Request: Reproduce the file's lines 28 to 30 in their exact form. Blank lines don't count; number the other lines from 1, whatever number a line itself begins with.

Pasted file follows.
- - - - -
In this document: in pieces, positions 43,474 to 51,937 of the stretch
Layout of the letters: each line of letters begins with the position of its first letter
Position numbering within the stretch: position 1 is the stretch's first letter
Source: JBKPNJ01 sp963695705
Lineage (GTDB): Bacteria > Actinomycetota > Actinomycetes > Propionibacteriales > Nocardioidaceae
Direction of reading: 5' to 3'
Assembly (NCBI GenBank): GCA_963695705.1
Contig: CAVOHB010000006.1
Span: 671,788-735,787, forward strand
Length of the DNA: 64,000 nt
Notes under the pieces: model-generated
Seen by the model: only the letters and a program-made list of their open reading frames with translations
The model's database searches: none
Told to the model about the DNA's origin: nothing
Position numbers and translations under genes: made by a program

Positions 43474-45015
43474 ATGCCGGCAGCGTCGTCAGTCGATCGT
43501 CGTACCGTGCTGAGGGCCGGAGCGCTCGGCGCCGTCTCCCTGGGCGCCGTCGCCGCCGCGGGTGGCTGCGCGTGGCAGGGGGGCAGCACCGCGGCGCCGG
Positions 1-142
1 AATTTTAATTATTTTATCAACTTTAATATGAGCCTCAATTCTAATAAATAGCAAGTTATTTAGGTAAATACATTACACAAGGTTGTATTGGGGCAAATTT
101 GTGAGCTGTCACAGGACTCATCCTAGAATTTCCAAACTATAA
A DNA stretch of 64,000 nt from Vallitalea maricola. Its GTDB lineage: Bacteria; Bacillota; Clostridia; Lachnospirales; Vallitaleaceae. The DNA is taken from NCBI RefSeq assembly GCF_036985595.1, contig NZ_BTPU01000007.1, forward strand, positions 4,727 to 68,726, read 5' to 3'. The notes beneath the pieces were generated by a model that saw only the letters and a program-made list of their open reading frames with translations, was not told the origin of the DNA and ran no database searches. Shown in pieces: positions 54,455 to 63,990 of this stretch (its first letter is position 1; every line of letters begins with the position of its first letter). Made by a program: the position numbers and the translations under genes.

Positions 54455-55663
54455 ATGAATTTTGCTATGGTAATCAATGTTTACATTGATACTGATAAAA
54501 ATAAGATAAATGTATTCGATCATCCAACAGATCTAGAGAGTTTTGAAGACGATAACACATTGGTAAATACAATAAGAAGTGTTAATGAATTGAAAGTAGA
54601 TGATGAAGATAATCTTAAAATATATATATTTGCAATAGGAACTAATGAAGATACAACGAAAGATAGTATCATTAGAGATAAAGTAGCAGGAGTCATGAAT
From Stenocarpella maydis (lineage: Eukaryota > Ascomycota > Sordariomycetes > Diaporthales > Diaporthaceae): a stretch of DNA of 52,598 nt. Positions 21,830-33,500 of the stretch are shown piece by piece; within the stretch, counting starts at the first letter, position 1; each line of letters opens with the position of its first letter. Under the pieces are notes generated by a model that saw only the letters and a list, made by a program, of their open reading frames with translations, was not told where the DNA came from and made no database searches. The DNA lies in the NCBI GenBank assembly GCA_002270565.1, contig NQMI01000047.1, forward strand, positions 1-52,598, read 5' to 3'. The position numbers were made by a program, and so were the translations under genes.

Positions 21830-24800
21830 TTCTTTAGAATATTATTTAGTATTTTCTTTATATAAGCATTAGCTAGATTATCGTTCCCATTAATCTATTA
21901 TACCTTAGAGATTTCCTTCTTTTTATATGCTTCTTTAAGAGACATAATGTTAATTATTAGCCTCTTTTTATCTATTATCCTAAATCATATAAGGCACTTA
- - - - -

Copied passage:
Positions 21830-24800
21830 TTCTTTAGAATATTATTTAGTATTTTCTTTATATAAGCATTAGCTAGATTATCGTTCCCATTAATCTATTA
21901 TACCTTAGAGATTTCCTTCTTTTTATATGCTTCTTTAAGAGACATAATGTTAATTATTAGCCTCTTTTTATCTATTATCCTAAATCATATAAGGCACTTA